CRYSTAL Palace co-chairman Steve Parish has revealed he was "concerned" about appointing Tony Pulis as his new manager following Ian Holloway's departure last October.
Pulis' name was put forward almost immediately as the Eagles set about their task of finding someone to lift them away from the bottom of the Premier League following just one win in eight league games.
The former Stoke City boss had earned a reputation for playing a certain style of football while at the Britannia Stadium in his six years, which was something Parish was not too keen on replicating at Selhurst Park.
However, on the back of winning the Premier League manager of the year from the League Managers' Association on Tuesday, Pulis has won people over tremendously while buying into what Parish wanted in south London.
"Ian Holloway said to me after the Fulham game 'I don't think this is working' – he mentioned Tony's name, and I didn't really know Tony," Parish said.
"I wouldn't say he was the standout candidate, because I was concerned about the style of play and maybe some things I'd seen with how Stoke City had played.
"There was that myth with the noise surrounding Tony. I was concerned on two counts. One was 'I don't particularly like that style of football. I can see it's effective and it's second-ball football, but it's not us, I don't think'.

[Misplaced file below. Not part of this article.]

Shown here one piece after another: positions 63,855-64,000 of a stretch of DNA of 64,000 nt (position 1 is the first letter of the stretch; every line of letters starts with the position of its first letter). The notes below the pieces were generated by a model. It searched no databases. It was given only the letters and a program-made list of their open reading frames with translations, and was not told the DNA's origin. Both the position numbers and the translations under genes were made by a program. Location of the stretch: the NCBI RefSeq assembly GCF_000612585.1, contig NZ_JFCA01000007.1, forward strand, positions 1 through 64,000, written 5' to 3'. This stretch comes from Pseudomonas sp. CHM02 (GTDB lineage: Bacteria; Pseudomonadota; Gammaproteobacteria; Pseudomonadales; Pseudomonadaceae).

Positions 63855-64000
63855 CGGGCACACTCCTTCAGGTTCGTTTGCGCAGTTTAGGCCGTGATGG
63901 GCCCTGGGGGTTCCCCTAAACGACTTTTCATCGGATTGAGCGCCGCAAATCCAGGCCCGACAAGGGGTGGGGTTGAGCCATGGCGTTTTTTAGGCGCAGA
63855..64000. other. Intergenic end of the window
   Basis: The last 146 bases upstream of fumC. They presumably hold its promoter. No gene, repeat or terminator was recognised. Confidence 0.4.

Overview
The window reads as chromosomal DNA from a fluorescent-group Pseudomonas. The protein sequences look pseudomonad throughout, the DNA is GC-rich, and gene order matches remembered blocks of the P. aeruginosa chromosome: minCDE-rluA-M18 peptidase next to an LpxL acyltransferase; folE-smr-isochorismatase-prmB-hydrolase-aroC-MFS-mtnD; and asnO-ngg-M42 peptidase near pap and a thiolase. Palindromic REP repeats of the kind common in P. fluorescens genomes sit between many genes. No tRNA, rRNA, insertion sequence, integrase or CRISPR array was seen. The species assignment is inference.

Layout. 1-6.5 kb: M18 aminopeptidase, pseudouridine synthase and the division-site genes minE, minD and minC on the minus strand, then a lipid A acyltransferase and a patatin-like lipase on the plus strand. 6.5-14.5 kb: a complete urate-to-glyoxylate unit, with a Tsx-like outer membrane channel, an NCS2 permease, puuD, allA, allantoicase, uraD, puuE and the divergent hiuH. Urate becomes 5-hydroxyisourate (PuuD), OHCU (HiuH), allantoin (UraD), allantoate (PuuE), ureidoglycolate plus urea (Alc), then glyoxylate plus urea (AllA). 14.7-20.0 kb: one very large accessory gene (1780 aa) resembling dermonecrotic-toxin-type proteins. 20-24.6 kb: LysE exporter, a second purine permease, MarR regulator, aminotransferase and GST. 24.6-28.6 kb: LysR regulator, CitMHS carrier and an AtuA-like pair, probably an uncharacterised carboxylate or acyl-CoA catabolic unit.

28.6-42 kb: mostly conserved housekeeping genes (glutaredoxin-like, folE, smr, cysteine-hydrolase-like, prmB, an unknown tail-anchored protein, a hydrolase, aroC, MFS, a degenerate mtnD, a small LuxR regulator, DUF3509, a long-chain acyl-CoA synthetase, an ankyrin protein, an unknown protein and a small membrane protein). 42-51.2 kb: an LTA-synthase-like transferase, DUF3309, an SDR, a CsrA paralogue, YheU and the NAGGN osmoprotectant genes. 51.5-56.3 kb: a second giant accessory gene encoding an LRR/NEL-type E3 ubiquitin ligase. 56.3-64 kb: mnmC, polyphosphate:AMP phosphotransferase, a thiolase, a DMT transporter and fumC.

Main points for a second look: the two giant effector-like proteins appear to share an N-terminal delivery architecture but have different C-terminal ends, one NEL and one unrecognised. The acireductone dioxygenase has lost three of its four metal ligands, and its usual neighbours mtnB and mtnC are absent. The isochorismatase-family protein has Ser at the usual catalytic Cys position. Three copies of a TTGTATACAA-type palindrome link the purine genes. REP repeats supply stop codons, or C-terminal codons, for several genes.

"And the other thing was I didn't think we had the people to play it.
"Not only does it require a big, big presence up front, but there's far more intelligence to it than people realise, because people have got to make runs off you and you have to get people in and around that person.
"I just didn't think we had the personnel to play like that. I don't think I've seen one long throw since Tony came in.
"It was a bit of a risk to balance the type of football you want the club to play, so it has an identity all the way through from the youth team to the first team, and then compromising the identity everybody might want for survival.
"After more and more discussions with Tony, and really just basically realising he wouldn't be able to play like Stoke, he'd have to find another way."
Pundits and fans all around the country have applauded the way Pulis has organised the Eagles, turning their confidence around and making them hard to beat.
The defence has been dogged and brave, while the likes of Yannick Bolasie, Jason Puncheon and Maroaune Chamakh have allowed Palace to break in numbers on the counter-attack.
And Parish has even compared the current side to how previous ones had played under a certain former manager he used to watch in the stands during four different spells.
"I think it's really important that the identity of Crystal Palace has been reflected this season in the latter part, of the way we've been playing," he said.
"Tony has embraced our identity, put his own mark on it and really it's a Coppell-esque kind of side.
"We're strong, we're organised, we're resilient, we frustrate teams and we've got devastating pace on the break.
"You want a three if you can who can score goals and we've done that to good effect.
"From my point of view, for the long-term benefit of the club, which is what I'm all about, I think that, as much as anything, is what has excited Palace fans."